Pembrokeshire Mistake Gives Public More Time to Campaign Against Schools Change
Council forgot it does not own school
Inept administration in Pembrokeshire might in the end result in parents and students getting what they want – a choice of post-16 education in Haverfordwest.
The county council forgot it did not own Tasker Milward, a Church in Wales Voluntary Controlled comprehensive school it wanted to close, and forgot to discuss its proposals with the owners, the Tasker Milward and Picton Charity, thereby wasting two years of council planning and giving parents and students new hope that their wishes will not be overruled.
Cllr Jacob Williams (Ind, East Williamston), on his highly readable blog, tracks two years of deliberations over complex, linked proposals which in the most recent incarnation were to
- Close Tasker Milward and Sir Thomas Picton comprehensive schools in Haverfordwest
- Close Ysgol Glan Cleddau primary school in Haverfordwest
- Open a 3-16 Welsh-medium school on the Tasker Milward site
- Provide for 16+ Welsh-medium education at Ysgol y Preseli, 24 miles distant
- Open an English-medium 11-16 school on the Sir Thomas Picton site
- Move all 16+ English-medium education to the Pembrokeshire College campus in Haverfordwest
Parents and pupils have strongly opposed the plan to axe 16+ education in the schools, and Cllr Williams pointed out at yesterday’s council meeting that although the option to attend Pembrokeshire College at 16 already exists, the majority of young people choose to remain at school.
Maurice Hughes, chair of the trustees of the Tasker Milward and Picton Charity, had written to the county council stating that the trustees cannot agree to the use of the charity’s assets for the fulfilment of the local authority’s statutory obligations, or for the benefit of people outside Haverfordwest (which the reorganisation plan would involve). The charity’s remit is for education solely within Haverfordwest, he pointed out.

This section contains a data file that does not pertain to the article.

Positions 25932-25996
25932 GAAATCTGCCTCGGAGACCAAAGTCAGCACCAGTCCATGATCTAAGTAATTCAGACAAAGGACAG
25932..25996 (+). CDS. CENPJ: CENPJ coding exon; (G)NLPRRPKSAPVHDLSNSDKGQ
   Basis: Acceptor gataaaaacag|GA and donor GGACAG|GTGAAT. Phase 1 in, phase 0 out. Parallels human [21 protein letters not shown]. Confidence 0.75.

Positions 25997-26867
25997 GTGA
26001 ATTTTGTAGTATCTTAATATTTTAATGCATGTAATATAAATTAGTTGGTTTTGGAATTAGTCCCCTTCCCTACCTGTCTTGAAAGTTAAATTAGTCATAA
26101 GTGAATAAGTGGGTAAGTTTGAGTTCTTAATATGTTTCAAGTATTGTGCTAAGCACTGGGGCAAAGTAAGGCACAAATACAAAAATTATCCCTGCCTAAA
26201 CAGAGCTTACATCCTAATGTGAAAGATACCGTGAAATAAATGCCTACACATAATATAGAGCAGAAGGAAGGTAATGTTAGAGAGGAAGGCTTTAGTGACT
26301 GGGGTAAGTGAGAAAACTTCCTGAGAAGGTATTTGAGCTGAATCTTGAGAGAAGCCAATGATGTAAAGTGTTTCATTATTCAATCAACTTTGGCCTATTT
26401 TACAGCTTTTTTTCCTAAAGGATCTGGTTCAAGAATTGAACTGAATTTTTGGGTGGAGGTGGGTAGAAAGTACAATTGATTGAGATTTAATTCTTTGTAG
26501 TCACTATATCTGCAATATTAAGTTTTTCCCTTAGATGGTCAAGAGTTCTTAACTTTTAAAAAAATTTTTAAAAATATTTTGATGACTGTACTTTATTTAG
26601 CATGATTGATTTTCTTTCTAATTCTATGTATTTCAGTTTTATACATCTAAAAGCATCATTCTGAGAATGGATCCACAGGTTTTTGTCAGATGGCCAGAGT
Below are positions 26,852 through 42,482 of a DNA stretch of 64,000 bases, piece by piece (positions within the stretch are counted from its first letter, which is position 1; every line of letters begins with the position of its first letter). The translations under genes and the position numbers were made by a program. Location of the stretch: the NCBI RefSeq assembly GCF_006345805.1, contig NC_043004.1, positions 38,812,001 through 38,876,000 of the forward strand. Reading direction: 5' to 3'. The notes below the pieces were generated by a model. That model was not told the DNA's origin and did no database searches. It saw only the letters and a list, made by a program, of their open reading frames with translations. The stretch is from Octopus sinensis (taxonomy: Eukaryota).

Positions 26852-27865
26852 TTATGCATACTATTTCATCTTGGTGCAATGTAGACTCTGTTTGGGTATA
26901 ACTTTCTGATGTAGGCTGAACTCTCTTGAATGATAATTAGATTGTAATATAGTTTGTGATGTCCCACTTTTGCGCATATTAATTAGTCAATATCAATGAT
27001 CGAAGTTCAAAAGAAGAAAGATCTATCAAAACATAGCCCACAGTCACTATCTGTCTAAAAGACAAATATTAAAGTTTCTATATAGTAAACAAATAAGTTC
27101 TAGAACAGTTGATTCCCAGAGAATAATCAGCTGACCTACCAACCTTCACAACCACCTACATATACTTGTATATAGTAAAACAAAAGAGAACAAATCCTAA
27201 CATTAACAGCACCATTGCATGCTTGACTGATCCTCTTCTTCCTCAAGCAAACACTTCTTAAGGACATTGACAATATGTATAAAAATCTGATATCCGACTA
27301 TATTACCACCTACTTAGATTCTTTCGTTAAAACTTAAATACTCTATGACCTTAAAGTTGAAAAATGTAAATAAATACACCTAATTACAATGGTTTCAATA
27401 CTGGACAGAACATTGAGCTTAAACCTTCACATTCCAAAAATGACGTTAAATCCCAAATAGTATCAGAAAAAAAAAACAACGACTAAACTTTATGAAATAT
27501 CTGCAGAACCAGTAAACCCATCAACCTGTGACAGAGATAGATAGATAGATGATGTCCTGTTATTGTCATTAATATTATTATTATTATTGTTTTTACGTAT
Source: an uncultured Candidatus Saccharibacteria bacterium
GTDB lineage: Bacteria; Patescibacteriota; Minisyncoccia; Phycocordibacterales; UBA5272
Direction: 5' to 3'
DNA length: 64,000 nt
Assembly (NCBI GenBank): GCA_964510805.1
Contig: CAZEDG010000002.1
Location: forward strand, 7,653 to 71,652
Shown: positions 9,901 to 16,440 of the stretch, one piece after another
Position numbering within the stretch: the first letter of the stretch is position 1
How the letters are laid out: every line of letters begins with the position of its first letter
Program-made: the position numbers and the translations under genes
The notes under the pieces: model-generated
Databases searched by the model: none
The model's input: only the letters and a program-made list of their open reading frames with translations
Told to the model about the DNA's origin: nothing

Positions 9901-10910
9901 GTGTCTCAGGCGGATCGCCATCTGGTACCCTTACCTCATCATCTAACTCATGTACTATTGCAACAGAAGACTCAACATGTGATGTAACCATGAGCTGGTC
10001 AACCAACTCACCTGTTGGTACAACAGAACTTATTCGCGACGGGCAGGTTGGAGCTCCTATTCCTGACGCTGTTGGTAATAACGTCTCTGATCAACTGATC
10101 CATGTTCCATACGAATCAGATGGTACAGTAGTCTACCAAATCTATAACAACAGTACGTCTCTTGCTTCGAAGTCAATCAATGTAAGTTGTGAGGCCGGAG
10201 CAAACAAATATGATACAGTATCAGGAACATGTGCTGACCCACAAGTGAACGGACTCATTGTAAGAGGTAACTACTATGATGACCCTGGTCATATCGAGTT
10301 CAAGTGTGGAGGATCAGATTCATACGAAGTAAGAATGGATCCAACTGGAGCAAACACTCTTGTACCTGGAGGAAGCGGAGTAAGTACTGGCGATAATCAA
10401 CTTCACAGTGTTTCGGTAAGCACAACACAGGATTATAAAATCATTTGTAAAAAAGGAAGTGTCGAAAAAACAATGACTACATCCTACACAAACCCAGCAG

The negotiations which the charity trustees are insisting upon mean that the whole proposal is back to square one, no further forward than in November 2013 – although an indirect part of the same plan, creating more post-16 places at Pembrokeshire College’s Pembroke campus, a dozen miles from Haverfordwest, is already under way! The extra places would be needed so that more students could be diverted there from the college’s Haverfordwest site, to make room for the post-16s who would have no option but to attend, if the successor schools to Tasker Milward and Sir Thomas Picton catered only for pupils aged 11-16.
Protest led to change for St Davids
Families in Haverfordwest became even more annoyed about their impending loss of choice when proposals for a similar ‘rationalisation’ in and around St Davids were amended following intervention by Cllr David Lloyd (Ind, St Davids), to allow both the comprehensives scheduled for closure, Ysgol Dewi Sant, St Davids, and Ysgol Bro Gwaun, Fishguard, to remain open for pupils aged 11-16. The county council also intended to close Solva primary school, but a determined campaign by parents led to a rethink, and the current plan is to maintain Solva’s school as a campus of a new Church in Wales Voluntary Aided school for pupils aged 3-16, also encompassing the Dewi Sant and Bro Gwaun campuses.
Now, the restarting of consultations over school reorganisation in Haverfordwest gives that community longer to ratchet up their opposition and to persuade the county council to rethink.
Complicated cost-benefit sums
All the planned changes are, of course, responses to cost pressures whereby it seems cheaper to centralise education on a very few sites, and force pupils to travel. Even if you were looking just at the economics, they are not straightforward. A new school can be substantially more energy-efficient than a 1960s quick-build, for example, but you have to do calculations to work out if the premises savings are outweighed by the transport costs – and what about climate-changing emissions from the transport, let alone the waste of time for pupils?
At least in Pembrokeshire, when county councillors make a fuss on behalf of the communities they represent, changes of plan are possible. Next door in Carmarthenshire, a huge effort by the people in and around Llandovery to keep open their comprehensive, Ysgol Gyfun Pantycelyn, was met only with a refusal to listen to them, and a determination to stick to the original plan, come what may.